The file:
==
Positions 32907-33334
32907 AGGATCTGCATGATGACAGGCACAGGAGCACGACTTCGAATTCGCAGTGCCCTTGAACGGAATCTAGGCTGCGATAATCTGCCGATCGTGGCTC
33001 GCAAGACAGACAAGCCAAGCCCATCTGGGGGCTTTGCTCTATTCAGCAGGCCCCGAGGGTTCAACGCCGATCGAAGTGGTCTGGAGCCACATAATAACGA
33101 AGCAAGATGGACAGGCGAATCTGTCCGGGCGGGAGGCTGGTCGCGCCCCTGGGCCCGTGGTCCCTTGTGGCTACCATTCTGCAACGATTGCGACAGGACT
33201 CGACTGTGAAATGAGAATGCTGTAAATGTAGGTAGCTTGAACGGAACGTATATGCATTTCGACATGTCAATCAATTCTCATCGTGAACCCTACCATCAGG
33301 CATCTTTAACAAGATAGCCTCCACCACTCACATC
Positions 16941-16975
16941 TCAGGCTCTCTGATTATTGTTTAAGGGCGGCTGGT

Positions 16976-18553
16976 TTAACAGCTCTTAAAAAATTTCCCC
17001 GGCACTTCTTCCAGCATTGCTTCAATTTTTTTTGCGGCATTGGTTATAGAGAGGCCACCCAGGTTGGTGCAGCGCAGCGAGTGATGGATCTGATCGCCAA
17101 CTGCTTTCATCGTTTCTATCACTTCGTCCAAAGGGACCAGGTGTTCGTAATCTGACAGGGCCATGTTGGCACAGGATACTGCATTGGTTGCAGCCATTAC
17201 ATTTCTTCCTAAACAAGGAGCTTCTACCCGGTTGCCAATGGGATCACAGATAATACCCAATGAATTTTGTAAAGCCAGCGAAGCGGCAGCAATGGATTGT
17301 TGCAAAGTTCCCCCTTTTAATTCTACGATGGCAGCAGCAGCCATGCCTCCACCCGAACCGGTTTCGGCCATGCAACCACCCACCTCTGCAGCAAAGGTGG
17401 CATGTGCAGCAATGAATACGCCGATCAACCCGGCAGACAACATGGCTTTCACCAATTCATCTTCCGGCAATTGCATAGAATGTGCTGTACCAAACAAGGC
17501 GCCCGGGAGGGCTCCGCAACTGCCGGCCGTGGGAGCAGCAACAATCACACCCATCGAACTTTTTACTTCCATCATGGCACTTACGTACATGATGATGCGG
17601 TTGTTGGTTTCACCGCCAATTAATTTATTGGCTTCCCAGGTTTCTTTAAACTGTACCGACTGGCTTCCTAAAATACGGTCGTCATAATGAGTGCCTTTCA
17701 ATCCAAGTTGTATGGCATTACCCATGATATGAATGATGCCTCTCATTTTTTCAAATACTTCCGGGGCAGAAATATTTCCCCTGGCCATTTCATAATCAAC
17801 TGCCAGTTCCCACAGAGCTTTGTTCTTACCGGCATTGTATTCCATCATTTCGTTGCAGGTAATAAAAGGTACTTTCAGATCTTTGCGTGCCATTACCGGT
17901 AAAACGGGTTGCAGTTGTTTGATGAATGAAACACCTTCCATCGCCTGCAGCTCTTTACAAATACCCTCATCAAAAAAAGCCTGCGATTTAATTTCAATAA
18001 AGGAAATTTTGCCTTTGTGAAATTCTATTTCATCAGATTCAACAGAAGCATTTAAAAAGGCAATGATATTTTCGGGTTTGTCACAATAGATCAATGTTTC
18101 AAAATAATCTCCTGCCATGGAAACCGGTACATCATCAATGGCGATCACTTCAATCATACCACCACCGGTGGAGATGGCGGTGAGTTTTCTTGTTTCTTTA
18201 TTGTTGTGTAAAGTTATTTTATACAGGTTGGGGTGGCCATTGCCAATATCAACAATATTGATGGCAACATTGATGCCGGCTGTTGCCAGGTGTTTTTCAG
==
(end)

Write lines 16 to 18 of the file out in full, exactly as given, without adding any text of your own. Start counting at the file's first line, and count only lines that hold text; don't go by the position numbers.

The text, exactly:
17501 GCCCGGGAGGGCTCCGCAACTGCCGGCCGTGGGAGCAGCAACAATCACACCCATCGAACTTTTTACTTCCATCATGGCACTTACGTACATGATGATGCGG
17601 TTGTTGGTTTCACCGCCAATTAATTTATTGGCTTCCCAGGTTTCTTTAAACTGTACCGACTGGCTTCCTAAAATACGGTCGTCATAATGAGTGCCTTTCA
17701 ATCCAAGTTGTATGGCATTACCCATGATATGAATGATGCCTCTCATTTTTTCAAATACTTCCGGGGCAGAAATATTTCCCCTGGCCATTTCATAATCAAC